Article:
A guest on the Antiques Roadshow was left speechless by the price of Indian daggers.
ANTIQUES ROADSHOW expert Runjeet Singh stunned his guest when he revealed the incredible value of the historic Indian weaponry she brought to the BBC One show.
Arms and armour expert Runjeet Singh was recently presented with three traditional Indian daggers during an episode of Antiques Roadshow.
The incredible blades were brought onto the BBC One show by a guest who explained that they were part of her father’s weaponry collection.
When Runjeet revealed their exorbitant value and symbolic meaning, however, she was at a loss for words.
“Thank you for bringing me these daggers and armour from ancient India,” Runjeet said.
For many of the military, including the Sikhs, the religious aspect was extremely important.
“We worship weapons, and many Hindu groups do as well.
“Could you tell me how you got them?”
The impressive weapons, according to the guest, belonged to her father and were part of his collection, which he began when he was in his twenties.
“His collection has grown to around 500 pieces,” she told Runjeet.
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In the 1980s and 1990s, her father purchased the daggers she gave to Ranjeet, an antiques expert.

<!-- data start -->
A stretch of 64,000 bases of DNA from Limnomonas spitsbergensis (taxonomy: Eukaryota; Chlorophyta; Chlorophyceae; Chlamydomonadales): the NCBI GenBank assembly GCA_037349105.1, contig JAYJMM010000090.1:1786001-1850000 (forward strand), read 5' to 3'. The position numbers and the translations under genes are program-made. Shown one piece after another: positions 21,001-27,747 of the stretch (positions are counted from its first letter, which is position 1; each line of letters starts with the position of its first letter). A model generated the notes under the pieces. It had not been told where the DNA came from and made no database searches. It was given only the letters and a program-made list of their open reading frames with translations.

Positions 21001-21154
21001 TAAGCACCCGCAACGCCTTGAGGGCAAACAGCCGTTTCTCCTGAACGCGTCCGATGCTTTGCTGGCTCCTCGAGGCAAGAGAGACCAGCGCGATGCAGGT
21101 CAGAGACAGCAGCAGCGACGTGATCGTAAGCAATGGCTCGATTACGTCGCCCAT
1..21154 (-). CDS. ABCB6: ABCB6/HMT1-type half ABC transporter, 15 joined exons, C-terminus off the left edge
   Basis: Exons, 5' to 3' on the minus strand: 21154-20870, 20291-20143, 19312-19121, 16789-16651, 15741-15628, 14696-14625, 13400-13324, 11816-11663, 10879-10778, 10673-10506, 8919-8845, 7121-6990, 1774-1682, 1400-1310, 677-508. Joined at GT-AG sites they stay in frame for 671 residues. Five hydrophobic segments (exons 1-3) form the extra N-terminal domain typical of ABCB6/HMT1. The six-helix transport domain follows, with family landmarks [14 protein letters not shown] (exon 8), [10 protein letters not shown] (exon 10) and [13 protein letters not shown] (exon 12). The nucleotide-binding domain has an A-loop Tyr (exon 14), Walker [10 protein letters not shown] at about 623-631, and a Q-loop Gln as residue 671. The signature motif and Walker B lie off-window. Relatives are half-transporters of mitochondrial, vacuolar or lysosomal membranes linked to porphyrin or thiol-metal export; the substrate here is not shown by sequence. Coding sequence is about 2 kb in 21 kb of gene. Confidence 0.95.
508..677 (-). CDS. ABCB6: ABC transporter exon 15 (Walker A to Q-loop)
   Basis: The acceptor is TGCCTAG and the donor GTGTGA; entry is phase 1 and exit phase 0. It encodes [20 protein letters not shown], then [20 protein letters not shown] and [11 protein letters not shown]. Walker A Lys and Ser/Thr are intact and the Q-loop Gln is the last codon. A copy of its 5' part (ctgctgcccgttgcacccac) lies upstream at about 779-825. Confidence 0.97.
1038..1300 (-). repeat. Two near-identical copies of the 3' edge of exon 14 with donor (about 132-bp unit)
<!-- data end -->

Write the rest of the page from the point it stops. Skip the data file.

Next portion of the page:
“That was the golden age of collecting,” Ranjeet explained.
But I know your father and have dealt with him over the last few years, and I know these objects were probably brought when I was in school, and they’re fantastic.”
A vicious-looking South Indian Bichuwa, which translates to scorpion sting due to the curved shape of the blade, was his personal favorite.
He explained, “This handle tells the story of Sati, who was married to Shiva, the Hindu God Shiva.”
“However, Sati’s father-in-law Daksha held a fire ceremony, a religious ceremony, and he didn’t invite Shiva, so Sati went and threw herself on fire in protest.”
“When Shiva heard, he plucked one of his dreadlocks and tossed it on the floor, and up sprung Virabhadra, who is pictured right here [on the handle]and is a protagonist in the story.”
“Virabhadra was present at the ceremony and replaced Daksha’s head with that of a goat.
We can see Daksha with a ram’s head, and Shiva and Sati riding at the top.”
“News from the Brinkwire.”